Canada women's soccer frustrated over funding cuts
The GIST: Canada Soccer is embattled in yet another labor dispute. On Saturday, the governing body threatened legal action against its women’s national team, which went on strike over budget cuts and pay equity issues while prepping for this week’s SheBelieves Cup.
The details: On Friday, the CanWNT took job action after Canada Soccer pulled funds from both the women’s and men’s national team programs. The move reduces the number of players and staff available during the buildup to July’s FIFA Women’s World Cup, meaning fewer resources than the CanMNT had before the men’s World Cup last November.
- Canada Soccer called the strike unlawful when the parties met on Saturday — Ontario law requires a 17-day countdown to a strike after the province’s minister of labor issues a “no board” report, something the players requested last Tuesday.
- The CanWNT said they were “forced” to return to training yesterday, in large part because they haven’t yet received any compensation from Canada Soccer for their work last year. Unacceptable.
The next steps: Players will play the SheBelieves Cup “in protest,” with the possibility of a formal strike looming. Canada Soccer’s partners have yet to chime in, but may carry major sway if recent trends continue — Hockey Canada lost $17.6 million from sponsors last year after mishandling sexual misconduct cases.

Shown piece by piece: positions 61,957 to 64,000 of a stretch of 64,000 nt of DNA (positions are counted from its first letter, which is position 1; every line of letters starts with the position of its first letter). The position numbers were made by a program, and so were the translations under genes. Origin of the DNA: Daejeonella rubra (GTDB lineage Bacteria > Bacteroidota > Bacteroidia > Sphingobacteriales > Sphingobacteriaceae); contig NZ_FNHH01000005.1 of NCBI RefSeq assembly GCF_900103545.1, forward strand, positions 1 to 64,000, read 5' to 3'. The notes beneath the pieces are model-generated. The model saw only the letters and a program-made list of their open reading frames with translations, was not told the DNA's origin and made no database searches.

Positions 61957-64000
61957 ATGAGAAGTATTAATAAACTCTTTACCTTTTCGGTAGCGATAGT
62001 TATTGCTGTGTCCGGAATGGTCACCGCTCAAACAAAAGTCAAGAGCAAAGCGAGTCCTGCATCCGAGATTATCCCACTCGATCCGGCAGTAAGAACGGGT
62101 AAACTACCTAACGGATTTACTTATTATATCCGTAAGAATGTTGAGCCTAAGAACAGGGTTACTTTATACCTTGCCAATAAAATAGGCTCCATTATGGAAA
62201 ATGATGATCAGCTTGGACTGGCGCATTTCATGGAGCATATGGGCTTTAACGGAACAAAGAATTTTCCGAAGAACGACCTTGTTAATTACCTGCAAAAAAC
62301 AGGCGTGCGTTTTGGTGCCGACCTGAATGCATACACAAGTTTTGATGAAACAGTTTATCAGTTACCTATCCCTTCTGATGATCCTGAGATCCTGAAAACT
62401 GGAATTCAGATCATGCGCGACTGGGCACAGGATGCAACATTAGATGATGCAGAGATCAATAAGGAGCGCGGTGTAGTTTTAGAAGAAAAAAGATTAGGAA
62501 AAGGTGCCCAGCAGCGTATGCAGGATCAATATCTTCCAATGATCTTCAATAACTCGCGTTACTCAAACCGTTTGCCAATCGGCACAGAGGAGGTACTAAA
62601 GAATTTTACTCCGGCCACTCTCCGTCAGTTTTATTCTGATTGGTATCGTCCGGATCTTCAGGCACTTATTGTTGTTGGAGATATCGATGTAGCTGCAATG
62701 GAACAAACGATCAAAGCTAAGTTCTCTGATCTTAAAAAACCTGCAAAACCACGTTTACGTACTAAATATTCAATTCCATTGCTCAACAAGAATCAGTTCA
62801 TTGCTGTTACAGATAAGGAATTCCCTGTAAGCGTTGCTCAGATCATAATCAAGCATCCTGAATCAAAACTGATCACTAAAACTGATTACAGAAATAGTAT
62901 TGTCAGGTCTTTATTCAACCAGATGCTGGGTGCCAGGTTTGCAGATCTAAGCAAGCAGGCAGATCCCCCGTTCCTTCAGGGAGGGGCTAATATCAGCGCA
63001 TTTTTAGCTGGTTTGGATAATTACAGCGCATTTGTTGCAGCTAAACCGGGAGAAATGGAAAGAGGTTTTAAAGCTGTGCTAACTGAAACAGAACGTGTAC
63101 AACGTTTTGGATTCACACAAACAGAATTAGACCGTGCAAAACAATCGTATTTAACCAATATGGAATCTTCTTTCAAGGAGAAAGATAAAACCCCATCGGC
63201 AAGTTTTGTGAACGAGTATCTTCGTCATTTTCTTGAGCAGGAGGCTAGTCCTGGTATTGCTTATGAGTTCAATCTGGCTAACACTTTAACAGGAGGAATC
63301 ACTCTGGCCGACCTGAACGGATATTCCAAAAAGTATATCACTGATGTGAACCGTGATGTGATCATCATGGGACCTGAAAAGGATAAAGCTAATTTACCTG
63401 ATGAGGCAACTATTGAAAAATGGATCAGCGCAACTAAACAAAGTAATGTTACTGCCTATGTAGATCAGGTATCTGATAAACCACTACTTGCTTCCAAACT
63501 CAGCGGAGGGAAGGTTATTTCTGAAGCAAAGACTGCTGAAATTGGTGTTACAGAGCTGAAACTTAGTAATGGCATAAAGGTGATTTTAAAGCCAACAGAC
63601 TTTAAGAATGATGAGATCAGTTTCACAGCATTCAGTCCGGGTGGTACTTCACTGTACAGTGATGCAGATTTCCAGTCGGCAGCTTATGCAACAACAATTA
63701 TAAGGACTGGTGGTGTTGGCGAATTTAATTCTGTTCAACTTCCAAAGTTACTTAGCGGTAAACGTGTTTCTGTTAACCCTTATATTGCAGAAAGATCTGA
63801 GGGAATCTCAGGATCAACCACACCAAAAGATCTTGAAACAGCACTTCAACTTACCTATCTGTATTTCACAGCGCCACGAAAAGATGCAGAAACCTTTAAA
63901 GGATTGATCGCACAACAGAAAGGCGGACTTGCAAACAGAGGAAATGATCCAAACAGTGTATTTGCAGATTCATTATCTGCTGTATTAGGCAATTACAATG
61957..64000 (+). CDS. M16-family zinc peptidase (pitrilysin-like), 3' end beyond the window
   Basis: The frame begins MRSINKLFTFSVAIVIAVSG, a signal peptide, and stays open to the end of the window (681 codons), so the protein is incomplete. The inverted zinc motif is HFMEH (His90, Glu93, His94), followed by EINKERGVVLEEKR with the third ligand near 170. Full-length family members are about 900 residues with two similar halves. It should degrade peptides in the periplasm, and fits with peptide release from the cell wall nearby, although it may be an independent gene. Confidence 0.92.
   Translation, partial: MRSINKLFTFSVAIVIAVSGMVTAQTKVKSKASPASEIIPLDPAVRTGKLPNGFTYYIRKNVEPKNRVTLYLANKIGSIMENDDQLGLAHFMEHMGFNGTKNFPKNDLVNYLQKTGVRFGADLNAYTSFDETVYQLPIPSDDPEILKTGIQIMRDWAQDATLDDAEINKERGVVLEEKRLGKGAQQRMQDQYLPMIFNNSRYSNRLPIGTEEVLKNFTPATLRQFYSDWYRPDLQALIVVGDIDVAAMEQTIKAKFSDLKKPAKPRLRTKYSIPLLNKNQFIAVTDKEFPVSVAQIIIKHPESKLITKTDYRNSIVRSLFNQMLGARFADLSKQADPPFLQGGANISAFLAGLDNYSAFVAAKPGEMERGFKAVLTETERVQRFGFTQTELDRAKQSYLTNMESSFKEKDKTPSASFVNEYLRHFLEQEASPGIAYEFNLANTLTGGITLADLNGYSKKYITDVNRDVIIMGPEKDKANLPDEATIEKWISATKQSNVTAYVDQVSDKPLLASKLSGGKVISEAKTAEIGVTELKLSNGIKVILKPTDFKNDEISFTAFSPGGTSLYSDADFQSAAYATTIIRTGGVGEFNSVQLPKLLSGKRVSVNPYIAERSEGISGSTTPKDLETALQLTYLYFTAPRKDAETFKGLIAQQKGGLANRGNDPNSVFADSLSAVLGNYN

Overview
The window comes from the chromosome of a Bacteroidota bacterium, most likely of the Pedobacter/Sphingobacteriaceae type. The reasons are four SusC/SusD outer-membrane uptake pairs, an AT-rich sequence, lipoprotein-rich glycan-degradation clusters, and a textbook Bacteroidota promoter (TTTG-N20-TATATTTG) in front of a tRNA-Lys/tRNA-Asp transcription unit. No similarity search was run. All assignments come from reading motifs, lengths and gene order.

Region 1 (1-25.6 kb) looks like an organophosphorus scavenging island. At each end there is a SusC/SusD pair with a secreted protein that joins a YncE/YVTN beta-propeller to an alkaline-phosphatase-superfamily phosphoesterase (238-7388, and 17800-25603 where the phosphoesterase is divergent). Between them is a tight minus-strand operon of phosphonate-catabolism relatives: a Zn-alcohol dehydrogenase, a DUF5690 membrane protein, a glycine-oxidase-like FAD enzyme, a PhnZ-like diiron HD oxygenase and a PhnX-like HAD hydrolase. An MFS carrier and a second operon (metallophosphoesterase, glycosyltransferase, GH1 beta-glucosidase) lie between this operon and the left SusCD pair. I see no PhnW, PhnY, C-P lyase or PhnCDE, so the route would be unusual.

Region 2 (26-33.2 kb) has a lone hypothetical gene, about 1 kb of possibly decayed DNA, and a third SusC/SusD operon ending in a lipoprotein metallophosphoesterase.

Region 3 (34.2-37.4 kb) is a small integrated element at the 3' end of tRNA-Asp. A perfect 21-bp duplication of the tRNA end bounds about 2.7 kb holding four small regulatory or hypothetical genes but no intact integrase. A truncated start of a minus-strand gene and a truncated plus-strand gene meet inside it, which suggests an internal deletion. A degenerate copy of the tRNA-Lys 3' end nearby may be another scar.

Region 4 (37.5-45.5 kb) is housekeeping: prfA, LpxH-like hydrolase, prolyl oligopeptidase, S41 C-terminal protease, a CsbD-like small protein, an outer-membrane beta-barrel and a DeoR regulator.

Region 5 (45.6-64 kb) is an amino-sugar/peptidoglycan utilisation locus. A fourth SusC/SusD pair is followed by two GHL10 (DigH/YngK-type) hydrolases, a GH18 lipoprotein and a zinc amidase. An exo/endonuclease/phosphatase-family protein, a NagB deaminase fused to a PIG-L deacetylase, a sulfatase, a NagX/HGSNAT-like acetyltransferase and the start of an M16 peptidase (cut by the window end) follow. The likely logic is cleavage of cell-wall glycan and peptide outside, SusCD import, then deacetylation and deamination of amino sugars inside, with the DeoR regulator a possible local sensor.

The context: The dispute thrusts the governing body’s less-than-transparent approach to money back into the spotlight. Canada Soccer had $12.7 million reserved for the women’s team from Sport Canada, but players questioned where the money was actually spent and said requests to see the organization’s finances were ignored.
- The feud also renews questions about Canada Soccer’s murky relationship with Canada Soccer Business (CSB), a company that will reportedly pay $2.6 million max a year for the commercial rights to the country’s popular women’s and men’s national teams over the course of the deal, which expires in 2027.
Zooming out: CanWNT and CanMNT have never been more successful, but Canada Soccer may miss out on financial rewards thanks to its deal with CSB and its constant feuds with both national teams. It might be worth borrowing tactics from Canada’s southern neighbor, where labor peace ushered in business victories.
- Above all, Canada Soccer’s latest mess continues a trend of mismanagement across the country’s national sports organizations — including hockey and gymnastics — that needs to be addressed. Talk about scoring an own goal.